It’s the kind of program Nicole Stetz wishes she had when she was a tween.
Integrating friendship, mentorship, personal development and exercise into a two hour session each week, Sole Girls helps young girls ages 8 to 12 navigate through their tween years by building self-esteem and confidence.
“It has this special place in my heart because it’s a safe space where girls can come and be uniquely them,” said Stetz, a Walnut Grove native, who is partnering with the Township to launch the nine-week program in Langley next week.
“It’s an opportunity to make new friends, meet new people and talk about things going on in their lives. Tweenhood is such a hard time, and it’s when they are figuring out who they are. It’s a time that is also so heavily influenced outside by forces. The girls can come to this place and know that who they are is perfect, it’s great, it’s who they need to be.”
Sole Girls — which stands for support, open-minded, love and enthusiasm — was founded in North Vancouver five years ago by Ashley Wiles, a life coach and Ironman competitor, who was inspired to create the program by the Amanda Todd YouTube video about suicide.
After much success in the Vancouver area, Sole Girls is expanding to the Fraser Valley for the first time. Stetz is leading nine-week sessions at Richard Bulpitt Elementary on Saturday mornings from 9 to 11 a.m. (beginning Jan. 13) and Wednesday nights from 5:30 to 7:30 p.m. (beginning Jan. 17).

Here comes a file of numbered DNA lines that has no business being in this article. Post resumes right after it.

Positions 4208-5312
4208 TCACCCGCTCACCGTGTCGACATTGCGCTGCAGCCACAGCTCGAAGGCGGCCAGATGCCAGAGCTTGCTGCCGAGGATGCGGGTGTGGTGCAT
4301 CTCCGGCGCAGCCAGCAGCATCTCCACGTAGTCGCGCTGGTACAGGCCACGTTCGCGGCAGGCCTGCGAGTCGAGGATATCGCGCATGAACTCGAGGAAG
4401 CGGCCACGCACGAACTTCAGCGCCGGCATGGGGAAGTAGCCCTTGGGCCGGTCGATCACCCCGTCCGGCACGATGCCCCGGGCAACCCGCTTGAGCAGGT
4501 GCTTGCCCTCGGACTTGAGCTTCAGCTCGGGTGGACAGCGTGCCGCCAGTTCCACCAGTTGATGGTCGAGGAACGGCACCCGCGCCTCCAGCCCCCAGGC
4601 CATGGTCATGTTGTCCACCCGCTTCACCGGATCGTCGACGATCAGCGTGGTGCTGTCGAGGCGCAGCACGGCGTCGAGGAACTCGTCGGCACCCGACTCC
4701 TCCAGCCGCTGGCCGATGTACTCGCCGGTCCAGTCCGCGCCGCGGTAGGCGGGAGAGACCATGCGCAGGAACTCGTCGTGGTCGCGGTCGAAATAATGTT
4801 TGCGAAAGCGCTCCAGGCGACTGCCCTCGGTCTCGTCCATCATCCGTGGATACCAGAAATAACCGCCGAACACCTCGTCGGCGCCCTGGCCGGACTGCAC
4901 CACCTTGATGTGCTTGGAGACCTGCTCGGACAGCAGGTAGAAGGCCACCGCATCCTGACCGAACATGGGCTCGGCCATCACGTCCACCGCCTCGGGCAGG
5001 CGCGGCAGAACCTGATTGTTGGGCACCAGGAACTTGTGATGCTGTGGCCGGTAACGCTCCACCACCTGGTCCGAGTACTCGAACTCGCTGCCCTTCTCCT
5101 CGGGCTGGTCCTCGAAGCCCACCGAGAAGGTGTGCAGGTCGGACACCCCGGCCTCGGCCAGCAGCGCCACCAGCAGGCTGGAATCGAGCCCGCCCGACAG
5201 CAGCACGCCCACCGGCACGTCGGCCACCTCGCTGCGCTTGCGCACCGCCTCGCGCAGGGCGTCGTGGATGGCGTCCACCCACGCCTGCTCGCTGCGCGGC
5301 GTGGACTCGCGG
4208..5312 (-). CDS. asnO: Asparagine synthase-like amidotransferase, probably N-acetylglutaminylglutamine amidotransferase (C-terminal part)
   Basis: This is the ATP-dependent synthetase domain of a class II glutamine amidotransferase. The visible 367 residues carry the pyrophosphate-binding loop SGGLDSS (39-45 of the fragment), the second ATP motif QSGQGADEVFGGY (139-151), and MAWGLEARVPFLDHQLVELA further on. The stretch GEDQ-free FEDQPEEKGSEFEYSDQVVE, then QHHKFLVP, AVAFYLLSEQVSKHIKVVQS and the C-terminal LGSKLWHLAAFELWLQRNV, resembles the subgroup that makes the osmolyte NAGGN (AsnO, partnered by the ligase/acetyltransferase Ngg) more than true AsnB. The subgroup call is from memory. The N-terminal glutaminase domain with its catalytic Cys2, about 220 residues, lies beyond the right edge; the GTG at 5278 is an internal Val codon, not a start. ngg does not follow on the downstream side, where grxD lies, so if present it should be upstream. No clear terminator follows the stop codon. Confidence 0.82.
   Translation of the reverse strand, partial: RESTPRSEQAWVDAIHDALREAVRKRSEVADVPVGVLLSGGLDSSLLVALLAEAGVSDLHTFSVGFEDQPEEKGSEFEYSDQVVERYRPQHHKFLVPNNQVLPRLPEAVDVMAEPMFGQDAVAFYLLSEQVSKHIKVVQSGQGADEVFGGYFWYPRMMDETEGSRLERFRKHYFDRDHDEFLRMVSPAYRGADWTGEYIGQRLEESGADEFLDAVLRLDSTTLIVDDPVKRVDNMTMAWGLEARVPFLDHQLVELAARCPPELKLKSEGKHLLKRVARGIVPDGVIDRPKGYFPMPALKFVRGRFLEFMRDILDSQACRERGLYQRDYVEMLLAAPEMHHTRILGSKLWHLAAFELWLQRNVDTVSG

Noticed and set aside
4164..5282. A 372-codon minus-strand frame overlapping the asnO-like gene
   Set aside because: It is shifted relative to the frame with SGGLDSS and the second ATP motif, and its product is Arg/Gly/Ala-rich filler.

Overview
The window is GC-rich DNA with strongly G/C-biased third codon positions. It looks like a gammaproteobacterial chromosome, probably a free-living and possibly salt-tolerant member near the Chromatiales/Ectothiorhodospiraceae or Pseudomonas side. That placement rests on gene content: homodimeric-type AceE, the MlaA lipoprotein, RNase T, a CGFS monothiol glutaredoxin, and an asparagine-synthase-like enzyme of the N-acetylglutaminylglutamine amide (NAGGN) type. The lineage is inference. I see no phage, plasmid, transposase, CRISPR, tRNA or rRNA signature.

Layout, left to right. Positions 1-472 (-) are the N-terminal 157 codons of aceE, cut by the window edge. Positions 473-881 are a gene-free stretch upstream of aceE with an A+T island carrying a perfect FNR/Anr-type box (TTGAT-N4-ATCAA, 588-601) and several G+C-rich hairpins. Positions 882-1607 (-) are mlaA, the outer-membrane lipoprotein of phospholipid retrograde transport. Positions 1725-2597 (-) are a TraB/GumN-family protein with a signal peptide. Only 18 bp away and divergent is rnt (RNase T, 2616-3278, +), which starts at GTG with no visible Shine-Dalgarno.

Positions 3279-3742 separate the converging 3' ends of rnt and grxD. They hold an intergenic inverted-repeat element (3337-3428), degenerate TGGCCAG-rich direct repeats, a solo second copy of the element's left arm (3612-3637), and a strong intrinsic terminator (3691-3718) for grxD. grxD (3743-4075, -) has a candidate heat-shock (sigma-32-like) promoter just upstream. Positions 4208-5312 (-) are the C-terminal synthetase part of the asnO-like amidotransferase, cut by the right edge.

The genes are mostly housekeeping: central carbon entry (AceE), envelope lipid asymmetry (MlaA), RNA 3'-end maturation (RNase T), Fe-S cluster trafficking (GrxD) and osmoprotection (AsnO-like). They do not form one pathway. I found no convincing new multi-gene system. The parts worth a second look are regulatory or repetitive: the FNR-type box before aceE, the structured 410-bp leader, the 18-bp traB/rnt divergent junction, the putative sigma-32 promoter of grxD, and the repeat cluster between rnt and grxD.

There will also be a free class offered on Wednesday, Jan. 10 from 5:30 to 7:30 p.m. as part of the Township’s “try it free week.”
“My personal mission in life is to spread more love in this world, and empowering children, specifically, to spread that love. So that is really why I wanted to get into it, and I just love what Sole Girls stood for,” Stetz said.
“I want to give girls the tools that I learned at an older age so they can be better equipped to face life’s challenges and navigate that crazy (tween) age. If they have that strong foundation, they are better able to stick to the values of who they are and make smarter choices that will make them happy and strong females.”
The classes are split 50/50 between indoor and outdoor activities. In the first half, the girls discuss topics such as friendship, health, nutrition, goal setting and anxiety, before heading outdoors to explore nature and exercise. They also practise long distance running, at the end of the nine weeks, participate in a 5 km fun run.
“For me, personally, running is one thing that’s really so beneficial for my mental health,” Stetz said.
“And being outdoors — that grounding, natural setting — it’s inspiring, it’s energizing. Being in that environment is also so great for your mental health. It’s definitely a tool that I have used for the last two years.”
Each nine-week program costs $279 and is open to girls from all communities in the Lower Mainland. To register, visit recexpress.tol.ca and type in keyword “sole girls.”
Stetz also offers workshops, day camps, and weekly sessions to other community groups and schools. Those interested can email email@example.com.
For more on Sole Girls, visit www.solegirls.org.